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A realistic assessment of the situation is exactly what Howie's good at--and what talented but increasingly delusional Hung seems utterly incapable of. When a pastry chef of MANY more years experience practicing their trade than you've got out of diapers tells you your chocolate mousse is crap? It's crap. When you've got to resort to the transparently desperate measure of lining your saggy-ass wedge of chocolate tart with strawberry slices (to keep it from leaking all over the table like baby puke)? It doesn't MATTER if you think "the flavors are there". "Flavor" counts for very little in a competition for "Top Chef" if your dish looks like something you'd find circling the bowl after a whiskey binge. Hung's look of utter incredulity and contempt when being advised of his deficiencies, his seeming total inability to receive or accept or understand criticism is dismaying. It seems almost...pathological.

His racing around the kitchen like a methedrine-jacked lab rat (for Arroz Con Pollo, no less!), knife out, is the sort of thing a first-year culinary student does. His dishes are often inspired, his skills unquestionably there in abundance, but he seems incapable of the economy of movement that all professionals learn EARLY, and which even Martha Stewart has in spades. And when the majority of your Latino guests, all the judges, and Tom Colicchio in particular agree that your RICE blows? That's not anybody's "personal opinion". It's a fact.
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As a final tip, I'd advise Hung in particular to be cautious next week. Do NOT underestimate guest judge Rocco DiSpirito. It's easy to be dismissive of Rocco's limelight-loving ways, or to have been appalled (as I was) by the horrifying circus of bathos that was his reality series. And he DOES have that curious Nicole Kidman "shock and awe" expression on his face these days; but Rocco--when he wanted to-- could COOK. Brilliantly. Even his detractors (like me) know that. He's a truly gifted cook with a great palate. In a head-to-head competition with Hung? (Similar cooking styles.) He could cook him under the table with one hand tied--on roller skates. If HE tells you your Arroz Con Pollo sucks? It's time to take a long look into that cold, cruel merciless mirror.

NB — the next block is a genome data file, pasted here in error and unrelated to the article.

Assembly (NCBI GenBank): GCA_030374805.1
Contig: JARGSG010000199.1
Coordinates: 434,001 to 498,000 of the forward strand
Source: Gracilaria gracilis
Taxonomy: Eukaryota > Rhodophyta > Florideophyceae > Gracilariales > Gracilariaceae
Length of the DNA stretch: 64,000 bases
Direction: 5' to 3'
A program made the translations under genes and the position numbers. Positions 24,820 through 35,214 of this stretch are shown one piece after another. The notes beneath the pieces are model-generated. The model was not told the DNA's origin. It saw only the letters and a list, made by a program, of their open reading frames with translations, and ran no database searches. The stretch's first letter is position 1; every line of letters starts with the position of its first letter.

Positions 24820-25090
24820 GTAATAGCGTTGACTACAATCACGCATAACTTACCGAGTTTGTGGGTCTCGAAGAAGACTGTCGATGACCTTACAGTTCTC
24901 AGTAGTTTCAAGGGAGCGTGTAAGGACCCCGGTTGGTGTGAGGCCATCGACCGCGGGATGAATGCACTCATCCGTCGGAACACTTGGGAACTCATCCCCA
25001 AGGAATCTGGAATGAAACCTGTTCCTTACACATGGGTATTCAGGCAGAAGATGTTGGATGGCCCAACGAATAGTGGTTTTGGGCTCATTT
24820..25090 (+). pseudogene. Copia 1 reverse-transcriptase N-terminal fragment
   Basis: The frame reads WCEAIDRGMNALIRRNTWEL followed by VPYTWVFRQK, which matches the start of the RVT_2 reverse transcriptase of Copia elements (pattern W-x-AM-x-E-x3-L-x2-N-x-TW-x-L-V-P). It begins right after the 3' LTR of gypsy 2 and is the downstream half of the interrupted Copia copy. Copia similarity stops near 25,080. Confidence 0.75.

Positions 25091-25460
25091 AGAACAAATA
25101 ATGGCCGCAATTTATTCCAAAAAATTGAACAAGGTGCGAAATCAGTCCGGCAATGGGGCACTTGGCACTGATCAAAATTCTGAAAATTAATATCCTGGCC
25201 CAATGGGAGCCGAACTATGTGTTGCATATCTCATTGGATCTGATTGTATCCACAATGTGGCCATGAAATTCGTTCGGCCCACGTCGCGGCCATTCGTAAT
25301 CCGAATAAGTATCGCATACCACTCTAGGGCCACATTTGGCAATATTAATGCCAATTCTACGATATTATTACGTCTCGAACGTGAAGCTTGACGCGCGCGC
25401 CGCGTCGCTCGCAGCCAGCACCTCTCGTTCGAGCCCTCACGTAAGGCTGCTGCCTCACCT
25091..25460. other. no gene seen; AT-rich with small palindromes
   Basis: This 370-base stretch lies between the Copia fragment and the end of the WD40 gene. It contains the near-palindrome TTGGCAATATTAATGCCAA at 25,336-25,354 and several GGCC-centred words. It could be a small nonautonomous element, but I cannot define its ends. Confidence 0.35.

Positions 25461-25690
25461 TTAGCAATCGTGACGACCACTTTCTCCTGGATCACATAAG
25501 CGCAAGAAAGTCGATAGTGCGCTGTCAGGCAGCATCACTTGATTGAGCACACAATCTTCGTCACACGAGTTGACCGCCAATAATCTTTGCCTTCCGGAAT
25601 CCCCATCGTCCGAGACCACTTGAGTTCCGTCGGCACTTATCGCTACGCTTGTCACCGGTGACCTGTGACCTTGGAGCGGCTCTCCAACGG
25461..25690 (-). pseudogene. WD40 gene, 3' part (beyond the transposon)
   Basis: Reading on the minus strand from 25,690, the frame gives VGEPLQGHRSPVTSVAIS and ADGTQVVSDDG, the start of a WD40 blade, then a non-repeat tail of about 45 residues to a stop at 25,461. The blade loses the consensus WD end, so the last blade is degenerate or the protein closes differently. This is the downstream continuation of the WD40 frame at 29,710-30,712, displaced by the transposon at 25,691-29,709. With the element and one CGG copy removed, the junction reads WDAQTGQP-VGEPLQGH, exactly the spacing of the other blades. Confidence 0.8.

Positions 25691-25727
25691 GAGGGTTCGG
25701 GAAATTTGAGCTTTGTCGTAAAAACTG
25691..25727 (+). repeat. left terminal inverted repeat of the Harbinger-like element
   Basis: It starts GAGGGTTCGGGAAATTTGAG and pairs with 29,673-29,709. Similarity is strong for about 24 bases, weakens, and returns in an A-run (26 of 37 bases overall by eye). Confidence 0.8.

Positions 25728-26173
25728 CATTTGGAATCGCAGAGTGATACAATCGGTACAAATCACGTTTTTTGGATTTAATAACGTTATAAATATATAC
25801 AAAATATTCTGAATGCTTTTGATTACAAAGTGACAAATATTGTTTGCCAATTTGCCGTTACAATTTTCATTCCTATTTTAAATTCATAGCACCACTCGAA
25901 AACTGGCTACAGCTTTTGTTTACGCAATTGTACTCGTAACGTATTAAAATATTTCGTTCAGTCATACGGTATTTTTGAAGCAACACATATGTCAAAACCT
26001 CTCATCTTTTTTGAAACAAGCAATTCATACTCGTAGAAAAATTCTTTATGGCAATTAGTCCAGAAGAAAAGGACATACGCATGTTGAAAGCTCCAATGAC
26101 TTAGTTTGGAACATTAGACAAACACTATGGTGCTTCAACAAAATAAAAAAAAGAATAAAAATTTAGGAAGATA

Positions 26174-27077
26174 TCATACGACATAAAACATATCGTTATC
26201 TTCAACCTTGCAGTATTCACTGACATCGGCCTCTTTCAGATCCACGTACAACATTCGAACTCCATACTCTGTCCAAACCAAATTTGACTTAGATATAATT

Hugh: Mei's a Chef's Chef

Hugh Acheson weighs in on the finale showdown between Mei Lin and Gregory Gourdet.

There is always a Top Chef winner but obviously some seasons have a less experienced assemblage of chefs, while others have veritable US Olympic-caliber culinary practitioners. (Congrats to Team USA in the Bocuse d’Or competition by the way! Silver! Silver!)

This particular season of Top Chef could have been a contest of mediocrity, but it bloomed into something very skilled and mature, which is good for judging, but makes writing a blog with poop jokes and rap humor very difficult. I have to say, I was a little worried at the beginning that the whole chef squadron was a little shaky. But early retreats by chefs with bigger egos than culinary skillsets allowed the true talent to rise without being malevolent fools. And that talent really was there. By mid season we were eating their visions on the plate, while watching them battle it out over the food and just the food.

The two most successful chefs of the season made it to the end, and they are ready to rumble in the most respective way they know how. One will plate most of their food on the side of the plate, incorporating Korean flavors and modern technique into the vittles, while the other will weave a more classic story and put food more in the center of the plate like regular people. Should be a good show no matter what, because at the end of the day, it’s just hard not to be really enamored with both of them. They are good people.

Gregory and Mei start out on a hot air balloon ride, because that’s how I like to start every day in Mexico. The country looks beautiful to me even if you are in a basket hoisted hundreds of feet into the air by hot air. The hotel I stayed in was the Casa di Sierra Nevada, which was AWESOME, so if you are looking for a vacation, go there. It's no party town, but it is plenty fun. Great food scene. And to put safety into perspective, I felt safer wandering around St. Miguel than I do my hometown. Anyway, the balloon ride looks like fun and allows for that finale moment of almost tearful reminiscence and contemplation.